Notwithstanding the strong missive sent by the Lodha Committee to the Supreme Court asking it to disqualify all ineligible office bearers with immediate effect, the BCCI and its members have reiterated that they continue to oppose some of the committee's recommendations.
At a special general meeting on Friday, the BCCI said it would stick to the decision taken on October 1 at a previous SGM. Then, the BCCI had said that it had "unanimously" adopted "important recommendations" made by the committee.
However, a deeper reading of the minutes of the October 1 meeting made it clear that the BCCI and the states were against some of the key recommendations such as election and term of an office bearer, one-state-one vote, formation of an Apex Council to replace the existing working committee, and the role of the CEO.
On Friday, BCCI secretary Ajay Shirke did not respond directly to a question on whether the BCCI and the states had effectively decided not to accept the court order of July 18, which had approved most of the recommendations proposed by the committee and asked it to lay out a timeline for the BCCI to put the reforms in place.
"We have once again explained to them [members] the position and they have again clarified their position that they stand to their decision taken earlier," Shirke said on Friday, in a brief statement to the media. "So the decision taken on the October 1 SGM, the members have reiterated their position with regards to the reforms."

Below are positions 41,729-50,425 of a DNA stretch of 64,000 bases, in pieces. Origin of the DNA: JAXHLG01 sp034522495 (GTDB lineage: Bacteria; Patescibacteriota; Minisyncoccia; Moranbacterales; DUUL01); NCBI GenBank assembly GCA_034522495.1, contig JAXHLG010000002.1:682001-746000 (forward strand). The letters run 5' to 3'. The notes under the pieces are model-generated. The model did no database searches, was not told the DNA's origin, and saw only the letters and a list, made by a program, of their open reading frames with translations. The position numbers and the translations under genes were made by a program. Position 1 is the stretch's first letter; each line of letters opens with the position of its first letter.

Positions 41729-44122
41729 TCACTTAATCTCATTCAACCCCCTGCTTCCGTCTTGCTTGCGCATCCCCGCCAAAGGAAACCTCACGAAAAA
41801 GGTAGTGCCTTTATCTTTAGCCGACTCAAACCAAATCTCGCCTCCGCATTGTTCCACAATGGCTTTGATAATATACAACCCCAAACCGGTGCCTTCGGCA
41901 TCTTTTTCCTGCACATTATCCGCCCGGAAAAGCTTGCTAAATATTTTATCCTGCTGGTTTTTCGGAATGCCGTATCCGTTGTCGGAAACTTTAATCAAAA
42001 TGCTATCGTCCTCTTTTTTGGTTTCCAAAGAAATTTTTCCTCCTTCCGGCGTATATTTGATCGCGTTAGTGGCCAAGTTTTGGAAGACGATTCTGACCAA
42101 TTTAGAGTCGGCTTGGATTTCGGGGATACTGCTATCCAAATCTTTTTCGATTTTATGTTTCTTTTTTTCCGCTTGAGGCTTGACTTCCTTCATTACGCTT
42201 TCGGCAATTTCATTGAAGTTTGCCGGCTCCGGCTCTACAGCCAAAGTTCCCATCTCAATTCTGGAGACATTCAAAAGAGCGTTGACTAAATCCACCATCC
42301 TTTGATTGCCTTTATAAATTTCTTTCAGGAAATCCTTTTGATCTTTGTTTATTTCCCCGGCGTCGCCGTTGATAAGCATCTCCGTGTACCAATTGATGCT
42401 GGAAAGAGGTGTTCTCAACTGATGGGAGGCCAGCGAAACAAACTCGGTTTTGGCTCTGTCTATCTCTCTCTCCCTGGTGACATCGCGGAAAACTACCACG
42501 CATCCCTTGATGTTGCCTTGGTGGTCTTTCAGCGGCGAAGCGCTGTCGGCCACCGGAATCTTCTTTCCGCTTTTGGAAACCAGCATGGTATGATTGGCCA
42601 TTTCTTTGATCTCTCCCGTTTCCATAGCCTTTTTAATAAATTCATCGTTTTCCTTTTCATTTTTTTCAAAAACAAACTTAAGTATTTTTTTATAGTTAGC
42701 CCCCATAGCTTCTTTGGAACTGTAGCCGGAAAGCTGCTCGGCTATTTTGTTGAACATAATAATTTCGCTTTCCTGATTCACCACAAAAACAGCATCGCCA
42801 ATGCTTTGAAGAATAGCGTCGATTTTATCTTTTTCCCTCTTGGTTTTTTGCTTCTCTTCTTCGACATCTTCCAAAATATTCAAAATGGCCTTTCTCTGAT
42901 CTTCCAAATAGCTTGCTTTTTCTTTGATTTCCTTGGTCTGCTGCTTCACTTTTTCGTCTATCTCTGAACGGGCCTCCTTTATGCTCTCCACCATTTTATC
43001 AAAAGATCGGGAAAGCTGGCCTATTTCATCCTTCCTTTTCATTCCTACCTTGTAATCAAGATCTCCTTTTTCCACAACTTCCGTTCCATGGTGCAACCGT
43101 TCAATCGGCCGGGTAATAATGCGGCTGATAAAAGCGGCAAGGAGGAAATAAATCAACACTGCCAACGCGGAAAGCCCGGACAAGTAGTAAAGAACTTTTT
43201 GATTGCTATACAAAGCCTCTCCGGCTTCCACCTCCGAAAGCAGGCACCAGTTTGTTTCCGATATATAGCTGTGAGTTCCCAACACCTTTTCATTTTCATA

Shirke said the BCCI would await the court to provide further direction on December 5, when the court reconvenes for the next hearing. On Monday, the court will consider the latest status report submitted by the committee on November 18, when it proposed for the second time that the existing office bearers of the BCCI and state associations be removed if they failed to meet various eligibility norms.
The committee has also proposed GK Pillai, a former civil servant, be appointed as an 'observer' to oversee all business conducted by the BCCI.
A state association president who attended Friday's SGM said the matter was out of the BCCI's hands already and it was for the court to take the final call. "We don't have to take any decision. We have said we don't agree [with certain recommendations]. Whatever the Supreme Court says we will have to abide."
This member said there was no reason for the BCCI or states to panic even if the court were to pass an adverse order. "Since the last three meetings our stance has not changed. There is no panic."